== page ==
Good news for environmentalists and anyone who lives on the planet: for this first time in 40 years, the global economy grew, but the level of carbon dioxide emissions did not.
The International Energy Agency announced in a press release today that in 2014, global emissions of carbon dioxide remained 32.3 billion tonnes for a second year in a row. While carbon dioxide usually stalls during economic downturns, the global economy wasn’t in a downturn this year. It actually grew by 3 percent. This marks the first time since the agency began collecting data in the 1980s that the global economy grew and CO2 emmissions did not.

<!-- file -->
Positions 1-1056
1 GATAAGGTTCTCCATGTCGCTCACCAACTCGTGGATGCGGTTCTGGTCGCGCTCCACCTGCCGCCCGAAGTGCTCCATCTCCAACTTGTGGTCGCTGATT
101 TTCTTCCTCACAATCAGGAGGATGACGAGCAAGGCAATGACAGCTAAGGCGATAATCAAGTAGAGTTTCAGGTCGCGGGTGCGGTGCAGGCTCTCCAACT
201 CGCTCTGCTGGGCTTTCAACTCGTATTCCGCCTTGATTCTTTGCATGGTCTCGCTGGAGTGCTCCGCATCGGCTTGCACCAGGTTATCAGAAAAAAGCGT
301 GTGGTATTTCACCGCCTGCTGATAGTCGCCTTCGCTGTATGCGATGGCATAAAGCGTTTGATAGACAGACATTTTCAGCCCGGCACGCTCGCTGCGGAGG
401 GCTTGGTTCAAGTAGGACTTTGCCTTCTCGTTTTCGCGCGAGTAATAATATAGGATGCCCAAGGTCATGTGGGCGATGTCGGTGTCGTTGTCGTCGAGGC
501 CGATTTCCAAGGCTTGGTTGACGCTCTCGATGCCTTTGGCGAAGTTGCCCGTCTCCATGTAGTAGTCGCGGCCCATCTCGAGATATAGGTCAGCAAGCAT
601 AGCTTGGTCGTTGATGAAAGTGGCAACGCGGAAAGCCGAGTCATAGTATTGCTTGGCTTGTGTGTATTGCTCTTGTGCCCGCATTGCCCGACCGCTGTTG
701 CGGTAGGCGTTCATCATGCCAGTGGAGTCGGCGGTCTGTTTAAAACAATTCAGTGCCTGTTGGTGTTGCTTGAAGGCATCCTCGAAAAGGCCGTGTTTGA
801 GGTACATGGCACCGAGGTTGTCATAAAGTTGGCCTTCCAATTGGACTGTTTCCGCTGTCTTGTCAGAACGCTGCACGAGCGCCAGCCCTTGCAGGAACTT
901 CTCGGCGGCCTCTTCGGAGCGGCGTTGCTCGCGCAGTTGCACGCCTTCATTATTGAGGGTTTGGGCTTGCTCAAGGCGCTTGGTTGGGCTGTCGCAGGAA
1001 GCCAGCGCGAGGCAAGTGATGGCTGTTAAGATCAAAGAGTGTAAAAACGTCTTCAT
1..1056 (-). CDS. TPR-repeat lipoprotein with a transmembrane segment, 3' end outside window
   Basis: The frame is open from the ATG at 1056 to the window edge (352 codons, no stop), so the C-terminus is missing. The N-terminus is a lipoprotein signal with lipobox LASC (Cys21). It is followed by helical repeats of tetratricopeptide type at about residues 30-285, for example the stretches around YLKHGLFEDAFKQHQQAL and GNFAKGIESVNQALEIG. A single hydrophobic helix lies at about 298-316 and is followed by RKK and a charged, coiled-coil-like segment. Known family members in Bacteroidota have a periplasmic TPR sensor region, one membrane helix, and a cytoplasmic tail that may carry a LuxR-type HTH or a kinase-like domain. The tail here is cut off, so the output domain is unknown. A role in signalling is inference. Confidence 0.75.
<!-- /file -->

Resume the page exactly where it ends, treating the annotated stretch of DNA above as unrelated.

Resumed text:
The agency credited the OECD countries and China for burning less coal and instead using more electricity generated from renewable sources, including hydropower and wind. More data and details will be released in June this year in London.
Environmental economist Robert Stavins of the Harvard Kennedy School
told the Washington Post that an additional reason for the stalled emissions, at least in the U.S., is more efficient cars as well as a natural gas boom due to more fracking, forcing out coal-fired electricity.
“This is both a very welcome surprise and a significant one,” IEA Chief Economist Fatih Birol said in the release. “It provides much-needed momentum to negotiators preparing to forge a global climate deal in Paris in December: for the first time, greenhouse gas emissions are decoupling from economic growth.”